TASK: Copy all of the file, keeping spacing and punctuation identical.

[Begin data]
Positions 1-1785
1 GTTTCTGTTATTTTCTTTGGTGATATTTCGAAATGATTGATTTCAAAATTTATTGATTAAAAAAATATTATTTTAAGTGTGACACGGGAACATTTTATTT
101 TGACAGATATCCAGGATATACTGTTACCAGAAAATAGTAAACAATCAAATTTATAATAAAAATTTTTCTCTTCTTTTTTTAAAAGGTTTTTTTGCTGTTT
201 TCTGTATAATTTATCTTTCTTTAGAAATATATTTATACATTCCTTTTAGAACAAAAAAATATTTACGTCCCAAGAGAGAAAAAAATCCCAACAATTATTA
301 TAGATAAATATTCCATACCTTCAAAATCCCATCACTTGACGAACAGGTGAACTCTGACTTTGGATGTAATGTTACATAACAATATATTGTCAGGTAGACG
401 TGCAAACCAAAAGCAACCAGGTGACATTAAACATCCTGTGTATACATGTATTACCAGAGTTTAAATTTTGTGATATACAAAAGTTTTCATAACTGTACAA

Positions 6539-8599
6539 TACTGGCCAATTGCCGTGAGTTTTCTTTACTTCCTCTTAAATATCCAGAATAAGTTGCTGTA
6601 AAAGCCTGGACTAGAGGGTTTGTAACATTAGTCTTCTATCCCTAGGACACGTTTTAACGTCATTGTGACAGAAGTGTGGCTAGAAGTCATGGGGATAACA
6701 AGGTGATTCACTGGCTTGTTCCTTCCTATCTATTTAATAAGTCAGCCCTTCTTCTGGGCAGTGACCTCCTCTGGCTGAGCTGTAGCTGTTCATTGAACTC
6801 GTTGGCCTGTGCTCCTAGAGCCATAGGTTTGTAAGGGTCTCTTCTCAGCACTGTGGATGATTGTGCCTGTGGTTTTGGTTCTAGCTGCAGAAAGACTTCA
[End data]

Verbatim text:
Positions 1-1785
1 GTTTCTGTTATTTTCTTTGGTGATATTTCGAAATGATTGATTTCAAAATTTATTGATTAAAAAAATATTATTTTAAGTGTGACACGGGAACATTTTATTT
101 TGACAGATATCCAGGATATACTGTTACCAGAAAATAGTAAACAATCAAATTTATAATAAAAATTTTTCTCTTCTTTTTTTAAAAGGTTTTTTTGCTGTTT
201 TCTGTATAATTTATCTTTCTTTAGAAATATATTTATACATTCCTTTTAGAACAAAAAAATATTTACGTCCCAAGAGAGAAAAAAATCCCAACAATTATTA
301 TAGATAAATATTCCATACCTTCAAAATCCCATCACTTGACGAACAGGTGAACTCTGACTTTGGATGTAATGTTACATAACAATATATTGTCAGGTAGACG
401 TGCAAACCAAAAGCAACCAGGTGACATTAAACATCCTGTGTATACATGTATTACCAGAGTTTAAATTTTGTGATATACAAAAGTTTTCATAACTGTACAA

Positions 6539-8599
6539 TACTGGCCAATTGCCGTGAGTTTTCTTTACTTCCTCTTAAATATCCAGAATAAGTTGCTGTA
6601 AAAGCCTGGACTAGAGGGTTTGTAACATTAGTCTTCTATCCCTAGGACACGTTTTAACGTCATTGTGACAGAAGTGTGGCTAGAAGTCATGGGGATAACA
6701 AGGTGATTCACTGGCTTGTTCCTTCCTATCTATTTAATAAGTCAGCCCTTCTTCTGGGCAGTGACCTCCTCTGGCTGAGCTGTAGCTGTTCATTGAACTC
6801 GTTGGCCTGTGCTCCTAGAGCCATAGGTTTGTAAGGGTCTCTTCTCAGCACTGTGGATGATTGTGCCTGTGGTTTTGGTTCTAGCTGCAGAAAGACTTCA